My colleague Marc Lynch argued earlier
today: "Today will be a pivotal moment in the urgent debates about how
such movements will respond to political power and a stake in the
"Libya's leaders thus far look to be passing that test," he writes. "Egypt's do not."
At the time, Egyptian President Mohammed Morsy had yet to issue a statement. Now that he finally has, how does it measure up?
Here is the statement of Mustafa Abushagur, issued before he was voted in as Libya's new prime minister:
Ambassador Chris Stevens was a dear friend of mine, and of Libya, and
played a key role in helping our revolution. He was in Benghazi
throughout the revolution and was very instrumental in its support. The
men and women serving at the United States Consulate were allies in our
shared fight for freedom and democracy. I am shocked at the attacks on
the United States Consulate in Benghazi. I condemn these barbaric acts
in the strongest possible terms. This is an attack on America, Libya and
free people everywhere.
There is never any justification for this type of action. There must
and will be consequences. Those who were involved at all levels must be
found and punished. These actions run counter to the very foundations of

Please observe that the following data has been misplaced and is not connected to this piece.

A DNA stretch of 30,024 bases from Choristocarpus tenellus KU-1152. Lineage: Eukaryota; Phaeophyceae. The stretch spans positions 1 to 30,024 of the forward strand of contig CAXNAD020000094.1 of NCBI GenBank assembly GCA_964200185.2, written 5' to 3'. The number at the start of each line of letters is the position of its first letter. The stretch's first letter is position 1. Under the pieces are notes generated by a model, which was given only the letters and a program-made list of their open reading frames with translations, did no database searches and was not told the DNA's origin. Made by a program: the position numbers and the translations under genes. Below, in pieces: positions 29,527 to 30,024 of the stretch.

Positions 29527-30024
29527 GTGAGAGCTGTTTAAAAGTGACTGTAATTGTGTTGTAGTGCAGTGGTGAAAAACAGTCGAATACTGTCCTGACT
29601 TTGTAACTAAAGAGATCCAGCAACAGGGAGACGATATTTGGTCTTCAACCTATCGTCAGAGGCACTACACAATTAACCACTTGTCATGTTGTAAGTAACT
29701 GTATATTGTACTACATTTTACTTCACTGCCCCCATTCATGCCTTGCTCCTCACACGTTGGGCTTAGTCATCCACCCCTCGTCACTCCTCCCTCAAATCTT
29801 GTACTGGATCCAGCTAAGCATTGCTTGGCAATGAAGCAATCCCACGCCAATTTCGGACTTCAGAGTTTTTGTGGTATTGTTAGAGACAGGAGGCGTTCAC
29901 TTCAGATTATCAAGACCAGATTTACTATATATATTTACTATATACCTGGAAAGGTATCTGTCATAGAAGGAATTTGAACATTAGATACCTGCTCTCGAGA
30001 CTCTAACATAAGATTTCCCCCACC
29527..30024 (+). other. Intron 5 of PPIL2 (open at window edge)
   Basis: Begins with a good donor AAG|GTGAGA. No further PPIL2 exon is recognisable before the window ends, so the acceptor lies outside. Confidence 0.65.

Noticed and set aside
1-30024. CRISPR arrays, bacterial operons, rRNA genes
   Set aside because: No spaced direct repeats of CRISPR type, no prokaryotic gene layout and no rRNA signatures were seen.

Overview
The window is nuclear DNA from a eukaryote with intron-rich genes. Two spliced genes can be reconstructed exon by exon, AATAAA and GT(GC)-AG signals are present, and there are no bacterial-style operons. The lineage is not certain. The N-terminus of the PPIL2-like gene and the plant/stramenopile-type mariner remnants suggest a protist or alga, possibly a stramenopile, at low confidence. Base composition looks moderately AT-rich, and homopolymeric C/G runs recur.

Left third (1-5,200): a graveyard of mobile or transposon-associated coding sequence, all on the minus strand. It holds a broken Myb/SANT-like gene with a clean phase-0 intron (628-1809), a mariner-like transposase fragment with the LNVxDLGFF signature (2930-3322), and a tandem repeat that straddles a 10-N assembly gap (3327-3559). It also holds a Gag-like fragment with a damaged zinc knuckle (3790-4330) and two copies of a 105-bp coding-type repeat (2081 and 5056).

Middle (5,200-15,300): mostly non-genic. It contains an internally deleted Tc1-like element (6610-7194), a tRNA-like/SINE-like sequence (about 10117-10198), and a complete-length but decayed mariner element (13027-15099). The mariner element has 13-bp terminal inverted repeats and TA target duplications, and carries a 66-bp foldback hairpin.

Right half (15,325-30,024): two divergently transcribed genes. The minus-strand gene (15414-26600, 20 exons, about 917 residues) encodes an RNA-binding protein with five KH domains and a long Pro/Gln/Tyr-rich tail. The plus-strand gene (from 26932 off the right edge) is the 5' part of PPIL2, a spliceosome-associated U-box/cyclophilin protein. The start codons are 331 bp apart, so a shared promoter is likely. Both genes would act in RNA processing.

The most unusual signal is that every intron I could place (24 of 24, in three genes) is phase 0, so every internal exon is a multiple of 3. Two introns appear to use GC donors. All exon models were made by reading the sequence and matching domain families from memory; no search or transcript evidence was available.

free Libya, of democracy, and of Islam. They are reprehensible.
Our revolution is not complete simply because Gaddafi is gone. Our
revolution will be complete when our state institutions are strong, when
heavy arms are in the hands of only the government and when our streets
are safe to all - both to Libyans and to our honored guests. The
government cannot do this alone - I call on all true Libyans to hand in
their weapons, and to work together to make a better Libya for all. Our
shared security is the bedrock of our freedom. This kind of shameful
behavior - mobs using force on their own accord - cannot happen again,
no matter the target or motivation.
My deepest condolences to the families, friends and colleagues of those unjustly lost last night, and to all Americans.
And here is Morsy's statement, posted on Facebook (thanks to Jason Stern for the translation):
The presidency denounces in the strongest terms the attempt to insult
the Prophet Mohammed (peace be upon him) and condemns the people who
produced this extreme action. The Egyptian people, both Muslims and
Christians, reject this insult against the sacred.
The presidency also emphasizes that the Egyptian state is
responsible for the protection of private and public properties and
thereby the diplomatic missions and embassies of different countries.
It also affirms the protection and respect for the freedom of
expression and the right to peaceful protest within the confines of the
law while firmly opposing any irresponsible attempt to create
The president and the embassy of the Arab Republic of Egypt in
the United States have commissioned the undertaking of all possible,
legal actions to respond to these individuals who seek the sabotage the
relations and dialogue between peoples and nations.
Not a lot of warmth there, and Morsy clearly cares more about the film
that served as the pretext for the riots than he does about the embassy
breach. So does Egypt fail Marc's test?